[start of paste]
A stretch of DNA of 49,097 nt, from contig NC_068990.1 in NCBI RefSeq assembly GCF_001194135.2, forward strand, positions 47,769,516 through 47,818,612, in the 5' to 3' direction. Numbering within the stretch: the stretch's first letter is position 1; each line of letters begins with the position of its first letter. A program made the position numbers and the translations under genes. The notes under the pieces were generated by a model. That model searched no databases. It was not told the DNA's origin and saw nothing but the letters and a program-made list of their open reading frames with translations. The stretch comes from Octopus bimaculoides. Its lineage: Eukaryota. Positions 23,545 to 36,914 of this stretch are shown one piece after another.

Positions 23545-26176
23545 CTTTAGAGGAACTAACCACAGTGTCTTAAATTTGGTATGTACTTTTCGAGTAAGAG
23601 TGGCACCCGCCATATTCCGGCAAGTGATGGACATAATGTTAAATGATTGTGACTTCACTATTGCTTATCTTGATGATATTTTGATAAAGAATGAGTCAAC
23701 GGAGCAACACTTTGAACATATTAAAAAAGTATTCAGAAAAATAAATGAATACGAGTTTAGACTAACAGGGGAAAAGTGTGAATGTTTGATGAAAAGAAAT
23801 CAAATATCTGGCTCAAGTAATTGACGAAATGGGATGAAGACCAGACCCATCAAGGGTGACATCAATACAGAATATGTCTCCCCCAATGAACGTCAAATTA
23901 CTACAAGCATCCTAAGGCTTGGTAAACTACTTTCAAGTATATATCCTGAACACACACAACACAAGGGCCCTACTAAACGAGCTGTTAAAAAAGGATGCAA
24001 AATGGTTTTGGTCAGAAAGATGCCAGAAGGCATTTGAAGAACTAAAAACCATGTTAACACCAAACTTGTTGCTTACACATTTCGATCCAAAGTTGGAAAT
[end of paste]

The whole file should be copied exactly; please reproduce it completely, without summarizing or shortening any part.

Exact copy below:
A stretch of DNA of 49,097 nt, from contig NC_068990.1 in NCBI RefSeq assembly GCF_001194135.2, forward strand, positions 47,769,516 through 47,818,612, in the 5' to 3' direction. Numbering within the stretch: the stretch's first letter is position 1; each line of letters begins with the position of its first letter. A program made the position numbers and the translations under genes. The notes under the pieces were generated by a model. That model searched no databases. It was not told the DNA's origin and saw nothing but the letters and a program-made list of their open reading frames with translations. The stretch comes from Octopus bimaculoides. Its lineage: Eukaryota. Positions 23,545 to 36,914 of this stretch are shown one piece after another.

Positions 23545-26176
23545 CTTTAGAGGAACTAACCACAGTGTCTTAAATTTGGTATGTACTTTTCGAGTAAGAG
23601 TGGCACCCGCCATATTCCGGCAAGTGATGGACATAATGTTAAATGATTGTGACTTCACTATTGCTTATCTTGATGATATTTTGATAAAGAATGAGTCAAC
23701 GGAGCAACACTTTGAACATATTAAAAAAGTATTCAGAAAAATAAATGAATACGAGTTTAGACTAACAGGGGAAAAGTGTGAATGTTTGATGAAAAGAAAT
23801 CAAATATCTGGCTCAAGTAATTGACGAAATGGGATGAAGACCAGACCCATCAAGGGTGACATCAATACAGAATATGTCTCCCCCAATGAACGTCAAATTA
23901 CTACAAGCATCCTAAGGCTTGGTAAACTACTTTCAAGTATATATCCTGAACACACACAACACAAGGGCCCTACTAAACGAGCTGTTAAAAAAGGATGCAA
24001 AATGGTTTTGGTCAGAAAGATGCCAGAAGGCATTTGAAGAACTAAAAACCATGTTAACACCAAACTTGTTGCTTACACATTTCGATCCAAAGTTGGAAAT